The Institute for Museum and Library Services has created a hub on their website for museums and libraries seeking ways to promote civic engagement, highlighting several initiatives from AAMD member museums.
Several AAMD member art museums are featured on the IMLS Civic Engagement site for their work registering voters, serving as polling places, and creating relevant exhibitions and programs that encourage participation.
- The University of Michigan Museum of Art (UMMA) transformed its prominent glass-walled Stenn Gallery into a satellite Ann Arbor City Clerk’s office, making the work of administering the election and managing voter rolls and absentee ballots a publicly visible, transparent undertaking. The opening of the Clerk’s Office at UMMA also allowed on-site voter registration, absentee ballot requests, and early voting. Over the course of the project, 5,412 new voters were registered and 8,500 votes were cast at the museum.
- UMMA also partnered with the U-M Ginsberg Center for Community Service and Learning to develop a free online, interactive Dialogue Deck exercise that uses art as a platform to examine and explore social and political norms through shared dialogue and reflection. Visitors to the site can select an image from the Museum’s collection which will be randomly paired with a series of thought-provoking conversation prompts. The prompts, paired randomly with the works of art, are designed to help visitors have conversations and productive dialogues across differences.
- The Hammer Museum at UCLA began placing voter registration cards at prominent locations around the museum in 2008, and became an official polling place in Los Angeles in 2018. Turnout at the Hammer increased in subsequent elections as L.A. County encouraged residents to vote anywhere in the county, regardless of their residential address.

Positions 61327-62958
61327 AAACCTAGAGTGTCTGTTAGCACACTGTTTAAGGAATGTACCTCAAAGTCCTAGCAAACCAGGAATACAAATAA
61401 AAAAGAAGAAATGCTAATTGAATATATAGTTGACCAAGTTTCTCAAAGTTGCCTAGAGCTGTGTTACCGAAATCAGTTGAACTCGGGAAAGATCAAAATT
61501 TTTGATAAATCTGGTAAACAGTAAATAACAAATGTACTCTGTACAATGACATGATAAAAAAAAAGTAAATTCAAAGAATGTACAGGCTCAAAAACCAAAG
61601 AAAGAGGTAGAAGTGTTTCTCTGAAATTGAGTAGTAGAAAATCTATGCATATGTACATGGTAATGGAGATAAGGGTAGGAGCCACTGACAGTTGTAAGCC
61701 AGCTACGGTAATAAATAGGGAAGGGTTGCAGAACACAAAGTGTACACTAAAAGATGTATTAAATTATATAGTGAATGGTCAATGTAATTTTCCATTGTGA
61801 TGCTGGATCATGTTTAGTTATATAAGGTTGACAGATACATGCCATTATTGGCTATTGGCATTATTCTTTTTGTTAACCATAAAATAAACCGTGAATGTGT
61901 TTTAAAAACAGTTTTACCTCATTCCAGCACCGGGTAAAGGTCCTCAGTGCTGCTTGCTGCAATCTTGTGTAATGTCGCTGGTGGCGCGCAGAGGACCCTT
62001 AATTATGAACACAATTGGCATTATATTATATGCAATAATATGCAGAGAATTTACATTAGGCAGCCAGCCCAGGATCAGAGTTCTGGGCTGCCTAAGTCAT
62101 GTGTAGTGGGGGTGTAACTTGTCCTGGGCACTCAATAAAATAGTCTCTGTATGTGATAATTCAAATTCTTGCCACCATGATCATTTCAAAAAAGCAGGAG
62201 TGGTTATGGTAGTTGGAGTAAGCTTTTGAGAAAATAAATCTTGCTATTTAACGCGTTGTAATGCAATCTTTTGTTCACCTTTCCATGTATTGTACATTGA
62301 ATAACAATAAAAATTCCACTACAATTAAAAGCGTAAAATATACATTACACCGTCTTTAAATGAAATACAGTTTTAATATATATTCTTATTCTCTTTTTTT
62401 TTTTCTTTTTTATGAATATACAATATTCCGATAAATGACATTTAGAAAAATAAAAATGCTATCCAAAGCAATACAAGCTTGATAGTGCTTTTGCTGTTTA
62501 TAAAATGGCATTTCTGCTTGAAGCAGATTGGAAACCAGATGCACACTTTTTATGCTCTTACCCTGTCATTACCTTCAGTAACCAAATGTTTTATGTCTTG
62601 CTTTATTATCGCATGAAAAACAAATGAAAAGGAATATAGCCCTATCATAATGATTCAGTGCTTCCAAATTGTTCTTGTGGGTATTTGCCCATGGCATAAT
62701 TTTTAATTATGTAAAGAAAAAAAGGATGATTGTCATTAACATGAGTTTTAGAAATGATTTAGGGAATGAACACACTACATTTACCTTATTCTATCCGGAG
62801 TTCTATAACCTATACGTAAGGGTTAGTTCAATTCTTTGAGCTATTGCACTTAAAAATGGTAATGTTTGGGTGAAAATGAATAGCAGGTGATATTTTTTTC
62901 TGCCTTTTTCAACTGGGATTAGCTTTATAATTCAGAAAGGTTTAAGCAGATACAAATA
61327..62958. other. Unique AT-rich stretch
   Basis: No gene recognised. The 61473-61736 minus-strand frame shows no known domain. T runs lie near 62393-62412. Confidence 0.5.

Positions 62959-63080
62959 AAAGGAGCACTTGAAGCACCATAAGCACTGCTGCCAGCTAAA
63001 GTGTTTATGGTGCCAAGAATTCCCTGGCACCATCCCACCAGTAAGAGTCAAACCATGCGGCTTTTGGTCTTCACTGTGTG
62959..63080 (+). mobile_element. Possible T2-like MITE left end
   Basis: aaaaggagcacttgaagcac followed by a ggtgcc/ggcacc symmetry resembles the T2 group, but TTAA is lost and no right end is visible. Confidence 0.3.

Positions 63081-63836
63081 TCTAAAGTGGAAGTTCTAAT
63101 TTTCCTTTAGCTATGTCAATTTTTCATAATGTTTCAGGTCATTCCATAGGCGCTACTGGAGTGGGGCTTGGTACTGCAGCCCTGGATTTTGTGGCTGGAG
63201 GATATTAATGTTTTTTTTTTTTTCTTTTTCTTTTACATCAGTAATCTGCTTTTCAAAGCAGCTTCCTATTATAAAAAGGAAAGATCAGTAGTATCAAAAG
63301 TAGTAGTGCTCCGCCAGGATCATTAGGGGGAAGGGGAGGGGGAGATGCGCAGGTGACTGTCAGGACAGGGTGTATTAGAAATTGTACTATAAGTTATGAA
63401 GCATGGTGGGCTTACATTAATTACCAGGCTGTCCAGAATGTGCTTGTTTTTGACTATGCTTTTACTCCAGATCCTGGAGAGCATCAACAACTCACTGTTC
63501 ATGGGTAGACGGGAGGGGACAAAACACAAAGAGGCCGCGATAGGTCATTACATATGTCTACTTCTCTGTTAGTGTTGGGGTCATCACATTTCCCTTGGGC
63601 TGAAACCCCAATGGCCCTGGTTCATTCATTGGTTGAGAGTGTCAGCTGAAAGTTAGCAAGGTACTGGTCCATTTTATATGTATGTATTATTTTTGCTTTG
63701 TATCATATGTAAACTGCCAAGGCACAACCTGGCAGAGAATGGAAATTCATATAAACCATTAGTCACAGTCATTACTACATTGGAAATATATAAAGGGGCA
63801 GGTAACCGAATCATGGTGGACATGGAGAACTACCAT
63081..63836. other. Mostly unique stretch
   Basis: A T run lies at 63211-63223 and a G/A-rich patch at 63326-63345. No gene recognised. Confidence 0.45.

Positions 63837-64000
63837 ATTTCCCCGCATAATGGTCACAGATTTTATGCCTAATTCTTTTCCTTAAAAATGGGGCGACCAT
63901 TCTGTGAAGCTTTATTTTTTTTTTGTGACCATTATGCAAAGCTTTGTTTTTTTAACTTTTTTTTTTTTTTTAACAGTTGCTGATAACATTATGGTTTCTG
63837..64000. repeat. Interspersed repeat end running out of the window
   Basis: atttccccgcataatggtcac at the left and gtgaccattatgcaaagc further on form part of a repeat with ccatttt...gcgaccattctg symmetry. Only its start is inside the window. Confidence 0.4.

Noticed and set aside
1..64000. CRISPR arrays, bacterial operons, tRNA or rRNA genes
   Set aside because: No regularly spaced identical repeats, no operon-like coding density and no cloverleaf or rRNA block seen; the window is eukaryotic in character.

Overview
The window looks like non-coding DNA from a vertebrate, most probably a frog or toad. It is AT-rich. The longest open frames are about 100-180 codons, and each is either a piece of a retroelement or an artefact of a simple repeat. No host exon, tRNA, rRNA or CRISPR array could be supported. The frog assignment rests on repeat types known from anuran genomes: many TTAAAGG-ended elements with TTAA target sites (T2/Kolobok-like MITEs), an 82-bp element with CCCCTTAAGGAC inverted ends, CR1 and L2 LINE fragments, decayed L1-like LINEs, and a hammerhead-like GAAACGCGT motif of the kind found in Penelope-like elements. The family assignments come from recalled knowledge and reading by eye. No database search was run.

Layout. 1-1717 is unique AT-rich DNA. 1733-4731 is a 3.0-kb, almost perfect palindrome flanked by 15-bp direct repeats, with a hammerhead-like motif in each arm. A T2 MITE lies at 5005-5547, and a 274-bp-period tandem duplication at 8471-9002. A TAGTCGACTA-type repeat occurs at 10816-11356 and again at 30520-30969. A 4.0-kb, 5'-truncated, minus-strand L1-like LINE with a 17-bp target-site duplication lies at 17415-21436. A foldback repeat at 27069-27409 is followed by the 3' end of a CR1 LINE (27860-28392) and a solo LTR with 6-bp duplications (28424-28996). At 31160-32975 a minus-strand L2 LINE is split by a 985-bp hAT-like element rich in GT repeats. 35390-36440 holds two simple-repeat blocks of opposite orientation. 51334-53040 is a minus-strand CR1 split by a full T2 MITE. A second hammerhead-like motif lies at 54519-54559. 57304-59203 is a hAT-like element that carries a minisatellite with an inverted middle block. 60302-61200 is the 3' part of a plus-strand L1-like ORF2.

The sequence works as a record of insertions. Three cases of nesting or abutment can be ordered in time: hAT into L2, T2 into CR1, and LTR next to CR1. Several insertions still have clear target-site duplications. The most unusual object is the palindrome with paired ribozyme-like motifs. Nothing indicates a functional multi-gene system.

- The Oakland Museum of California partners with the League of Women Voters to register voters during its Friday evening family events.
- The Corning Museum of Glass’ exhibition Transparent: voting in America explored issues surrounding a core value of democracy - that the voting process is fair and open to scrutiny – conveyed in the exhibition through a series of historical cartoons in which the idea of election transparency is represented by a transparent glass ballot box circa 1884. The Museum also hosted “Connected by Glass: Election Transparency,” a panel discussion about the 19th century glass ballot box, its literal and metaphorical implications for democracy, and how these themes continue to manifest today.
- The Corning Museum of Glass also hosted the League of Women Voters to promote voter registration ahead of the November 2020 election.
- The Frist Art Museum’s exhibition We Count: First Time Voters highlights the history of voting and the first-time voting experiences of a diverse group of Nashville.
The IMLS Civic Engagement website is a direct response to a White House statement calling upon the agency to “create and distribute a toolkit of resources and strategies that libraries, museums, and heritage and cultural institutions can use to promote civic engagement and participation in the voting process.” This statement was itself was a response to President Biden’s Executive Order 14019, Promoting Access to Voting, recognizing that the right to vote is the foundation of American democracy and the responsibility of the Federal Government to expand access to, and education about, voter registration and election information, and to combat misinformation, in order to enable all eligible Americans to participate in our democracy. The site highlights examples of how museums and libraries are promoting civic engagement with IMLS funding and on their own.
Pictured above: The University of Michigan Museum of Art transformed its Stenn Gallery into a satellite Ann Arbor City Clerk’s office, making the work of administering the election and managing voter rolls and absentee ballots a publicly visible, transparent undertaking, which allowed on-site voter registration, absentee ballot requests, and early voting. Over the course of the project, 5,412 new voters were registered and 8,500 votes were cast at the museum. Photo by Dominick Sokotoff